It’s been almost exactly five years since I started this blog. It’s been four since I wrote the last post. I’ve realized that even though I don’t live in Germany by myself anymore, I still have a lot of thoughts and ideas and opinions that I’d like to get out there.
My intention is no longer for this to be a travel blog, although in some sense that’s what it’s destined to be for the next year or so as I embark on a new adventure which is graduate school in Copenhagen, Denmark. Instead, I want to make this a blog about people and their ideas (and my ideas about their ideas) anywhere and everywhere. As much as we’d all like to believe that the only interesting things to think about are the exotic things that are far away from home, I’m becoming convinced that some of the most interesting things to think about and talk about and question are the things that we (who is ‘we’ anyway?) do every day and take for granted.
So this is not longer a travel blog about my life, it’s a life blog about my travels.
Maybe this is my last post of the year. This is the post where there is too much to say. The post where there’s nothing left to say at all. Where I’m supposed to answer the question (as I so often am) “Are you excited to go home?” (it’s more often phrased as ‘You must be excited to go home!’). This is the post where I’m supposed to be able to look back on this year and say to myself with certainty that I achieved everything I wanted to. That I spent all my time just like I would have like to. That it was a perfect year. That I’m ready to go home.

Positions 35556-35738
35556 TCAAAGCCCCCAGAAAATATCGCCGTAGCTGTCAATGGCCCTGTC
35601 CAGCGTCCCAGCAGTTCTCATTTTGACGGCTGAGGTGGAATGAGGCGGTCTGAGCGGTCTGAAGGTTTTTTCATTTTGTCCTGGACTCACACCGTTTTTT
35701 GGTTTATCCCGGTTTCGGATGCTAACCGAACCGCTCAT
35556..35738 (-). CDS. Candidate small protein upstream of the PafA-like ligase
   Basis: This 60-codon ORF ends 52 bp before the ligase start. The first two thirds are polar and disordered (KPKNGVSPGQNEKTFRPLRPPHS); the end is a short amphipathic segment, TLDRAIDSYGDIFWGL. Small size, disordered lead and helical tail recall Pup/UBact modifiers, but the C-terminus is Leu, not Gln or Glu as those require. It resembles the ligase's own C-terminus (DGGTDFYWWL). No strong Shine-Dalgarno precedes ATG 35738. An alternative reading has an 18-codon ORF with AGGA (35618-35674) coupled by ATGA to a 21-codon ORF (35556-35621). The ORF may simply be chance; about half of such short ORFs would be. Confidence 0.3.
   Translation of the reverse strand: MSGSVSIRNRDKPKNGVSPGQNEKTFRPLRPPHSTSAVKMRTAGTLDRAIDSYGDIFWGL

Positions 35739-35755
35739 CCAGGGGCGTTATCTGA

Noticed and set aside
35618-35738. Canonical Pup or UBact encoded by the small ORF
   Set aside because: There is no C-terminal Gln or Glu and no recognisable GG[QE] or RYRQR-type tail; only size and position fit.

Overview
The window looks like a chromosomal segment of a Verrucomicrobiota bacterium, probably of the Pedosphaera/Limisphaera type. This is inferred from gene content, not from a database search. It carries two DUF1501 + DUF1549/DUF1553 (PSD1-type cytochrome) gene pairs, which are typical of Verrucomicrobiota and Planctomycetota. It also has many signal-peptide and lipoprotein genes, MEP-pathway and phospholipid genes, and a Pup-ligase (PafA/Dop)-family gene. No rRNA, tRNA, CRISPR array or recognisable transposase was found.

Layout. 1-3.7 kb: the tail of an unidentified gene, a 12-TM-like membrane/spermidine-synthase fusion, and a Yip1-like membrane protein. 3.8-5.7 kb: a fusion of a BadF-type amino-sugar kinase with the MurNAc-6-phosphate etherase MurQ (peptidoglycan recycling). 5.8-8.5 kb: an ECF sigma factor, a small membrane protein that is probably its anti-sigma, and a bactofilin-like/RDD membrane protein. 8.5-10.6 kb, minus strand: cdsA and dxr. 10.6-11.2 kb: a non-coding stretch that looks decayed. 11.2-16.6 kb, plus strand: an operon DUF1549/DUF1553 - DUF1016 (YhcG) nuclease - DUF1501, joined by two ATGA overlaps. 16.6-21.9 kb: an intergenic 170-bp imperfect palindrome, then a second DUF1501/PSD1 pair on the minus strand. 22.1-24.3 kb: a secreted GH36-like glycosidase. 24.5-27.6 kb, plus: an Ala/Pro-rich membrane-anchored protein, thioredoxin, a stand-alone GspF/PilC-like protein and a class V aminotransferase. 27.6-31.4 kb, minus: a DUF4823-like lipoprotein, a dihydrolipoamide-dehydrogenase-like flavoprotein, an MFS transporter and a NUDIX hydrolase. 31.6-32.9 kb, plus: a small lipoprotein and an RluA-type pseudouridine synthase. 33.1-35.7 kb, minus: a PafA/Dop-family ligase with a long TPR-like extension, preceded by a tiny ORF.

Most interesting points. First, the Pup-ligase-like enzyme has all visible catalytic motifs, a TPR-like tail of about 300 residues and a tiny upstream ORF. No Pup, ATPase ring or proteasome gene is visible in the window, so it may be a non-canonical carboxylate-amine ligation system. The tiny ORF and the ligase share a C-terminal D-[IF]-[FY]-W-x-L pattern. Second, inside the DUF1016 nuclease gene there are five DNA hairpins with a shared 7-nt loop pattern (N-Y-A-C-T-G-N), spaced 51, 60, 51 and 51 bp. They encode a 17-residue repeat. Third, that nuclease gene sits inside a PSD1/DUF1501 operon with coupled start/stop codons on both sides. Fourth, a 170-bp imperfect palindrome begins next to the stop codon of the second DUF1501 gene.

And I think I can. I don’t think I could have done anything better with my life this year. I think starting college would have ended up with a pre-mature mid-life crisis. I think not going to college is something that hasn’t really ever occurred to me as a viable option. And look at me now! My German is REALLY good. Even if I didn’t get anything out of the year, that’s something I’ll be able to take with me. I met a ton of new people. I settled into a family that’s not mine. I became a not-twin for the first time since I was negative nine months old. And all on my own.
During my interview for this scholarship, one of the questions I was asked was why I wanted to do this program. I don’t know exactly the words I said. But this has never been a program I just wanted to do. I never WANTED to go to Germany for a year. This is one of those things that I have needed to do. I NEEDED to get this scholarship. Not because I didn’t believe I would survive here on my own (even by the tender age of seventeen it was clear to me that death is a rather unusual effect of loneliness or sadness). Not because I needed to run from my family. But because I just needed to check that I could do it. I didn’t want to just say for my whole life that this was something I could have done. I wanted to be able to say it was something I DID do. All by myself. Despite the fact that I will probably get carded until I’m sixty and can’t help myself from smiling even when I’m not exactly in a great mood.
And here I am. Sitting on my not-very-much-longer-bed in my not-very-much-longer-house with my I’ve-had-him-since-Easter-1997-stuffed dog. The same kid, in a way, that the Easter Bunny brought that dog to. The same one who has a washcloth and a roll of toilet paper as a pet. Who thinks sheep are such surprising looking animals that she thinks “DUDE! It’s a sheep” every time she sees one. Who, three years ago, lost two grandmothers and had mono all at the same time. Who suddenly was unable to eat for months and who scared her mother nearly to death because of it (sorry about that…I promise not to do it again if I can avoid it). And at the same time, I’m a completely different person. Instead of stuffed animals I collected beer glasses and coffee mugs this year. I’d rather buy a magazine in German than in English. I buy magazines now (when possible, Bad Kleinen is rather small). Instead of reading books for school, I read them because I felt like it. I have a younger sister now (who’s more than a minute younger). I have TWO older brothers and suddenly understand what my mom means when she says she hit her siblings more than Sophia and I do/did.